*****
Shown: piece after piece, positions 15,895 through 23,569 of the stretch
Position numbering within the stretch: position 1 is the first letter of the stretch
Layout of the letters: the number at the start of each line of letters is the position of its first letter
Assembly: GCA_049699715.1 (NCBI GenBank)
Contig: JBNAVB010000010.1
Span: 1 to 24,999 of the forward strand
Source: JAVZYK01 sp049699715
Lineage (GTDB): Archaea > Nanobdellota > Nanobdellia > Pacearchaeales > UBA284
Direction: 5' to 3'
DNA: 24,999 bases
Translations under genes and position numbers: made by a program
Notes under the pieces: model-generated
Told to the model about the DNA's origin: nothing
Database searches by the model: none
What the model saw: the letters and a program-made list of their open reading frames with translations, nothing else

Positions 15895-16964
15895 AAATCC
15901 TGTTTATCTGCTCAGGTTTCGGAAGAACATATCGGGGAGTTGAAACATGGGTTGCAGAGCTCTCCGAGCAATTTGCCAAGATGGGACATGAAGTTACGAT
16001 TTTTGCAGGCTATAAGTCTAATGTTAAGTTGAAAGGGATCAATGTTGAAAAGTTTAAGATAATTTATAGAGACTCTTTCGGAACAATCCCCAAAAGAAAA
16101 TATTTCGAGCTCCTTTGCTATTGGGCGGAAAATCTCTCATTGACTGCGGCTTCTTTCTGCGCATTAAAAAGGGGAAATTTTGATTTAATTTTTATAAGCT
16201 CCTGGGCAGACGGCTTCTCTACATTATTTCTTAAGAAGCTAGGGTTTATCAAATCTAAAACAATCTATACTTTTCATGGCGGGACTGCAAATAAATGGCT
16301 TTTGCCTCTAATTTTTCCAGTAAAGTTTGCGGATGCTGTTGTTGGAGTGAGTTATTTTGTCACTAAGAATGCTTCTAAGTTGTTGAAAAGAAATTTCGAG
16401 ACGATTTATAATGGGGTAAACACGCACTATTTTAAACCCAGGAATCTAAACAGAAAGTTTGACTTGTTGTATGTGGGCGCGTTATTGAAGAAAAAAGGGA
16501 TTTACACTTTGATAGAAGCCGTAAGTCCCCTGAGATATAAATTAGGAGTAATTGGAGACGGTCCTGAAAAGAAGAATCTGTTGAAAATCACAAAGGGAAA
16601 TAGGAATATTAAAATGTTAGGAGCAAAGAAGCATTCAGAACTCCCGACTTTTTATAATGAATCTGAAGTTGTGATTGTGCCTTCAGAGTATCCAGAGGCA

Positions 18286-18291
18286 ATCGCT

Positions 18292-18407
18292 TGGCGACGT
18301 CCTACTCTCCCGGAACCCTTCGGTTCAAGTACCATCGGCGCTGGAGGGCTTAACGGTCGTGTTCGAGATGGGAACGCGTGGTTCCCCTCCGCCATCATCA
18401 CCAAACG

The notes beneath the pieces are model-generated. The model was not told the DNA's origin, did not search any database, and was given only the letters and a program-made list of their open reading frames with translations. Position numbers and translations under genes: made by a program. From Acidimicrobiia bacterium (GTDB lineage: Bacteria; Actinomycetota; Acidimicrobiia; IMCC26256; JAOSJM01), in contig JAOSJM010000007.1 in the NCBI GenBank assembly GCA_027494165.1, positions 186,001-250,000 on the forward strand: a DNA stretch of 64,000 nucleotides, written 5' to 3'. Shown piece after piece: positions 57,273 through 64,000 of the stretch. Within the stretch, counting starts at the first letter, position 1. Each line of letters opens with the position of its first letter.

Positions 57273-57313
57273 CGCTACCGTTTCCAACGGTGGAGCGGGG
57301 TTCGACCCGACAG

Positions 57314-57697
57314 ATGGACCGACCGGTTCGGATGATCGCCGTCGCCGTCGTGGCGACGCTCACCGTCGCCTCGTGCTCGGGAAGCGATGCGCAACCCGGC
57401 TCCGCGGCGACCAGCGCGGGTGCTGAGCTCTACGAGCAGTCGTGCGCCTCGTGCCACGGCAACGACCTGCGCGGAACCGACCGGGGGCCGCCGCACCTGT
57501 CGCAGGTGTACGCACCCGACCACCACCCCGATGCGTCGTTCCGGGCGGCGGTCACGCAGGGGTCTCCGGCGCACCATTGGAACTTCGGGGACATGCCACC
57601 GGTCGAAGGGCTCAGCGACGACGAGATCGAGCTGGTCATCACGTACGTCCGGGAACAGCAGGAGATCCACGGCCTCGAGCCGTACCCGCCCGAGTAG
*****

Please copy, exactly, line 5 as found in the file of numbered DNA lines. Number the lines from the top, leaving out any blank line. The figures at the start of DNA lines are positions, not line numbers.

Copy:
Contig: JBNAVB010000010.1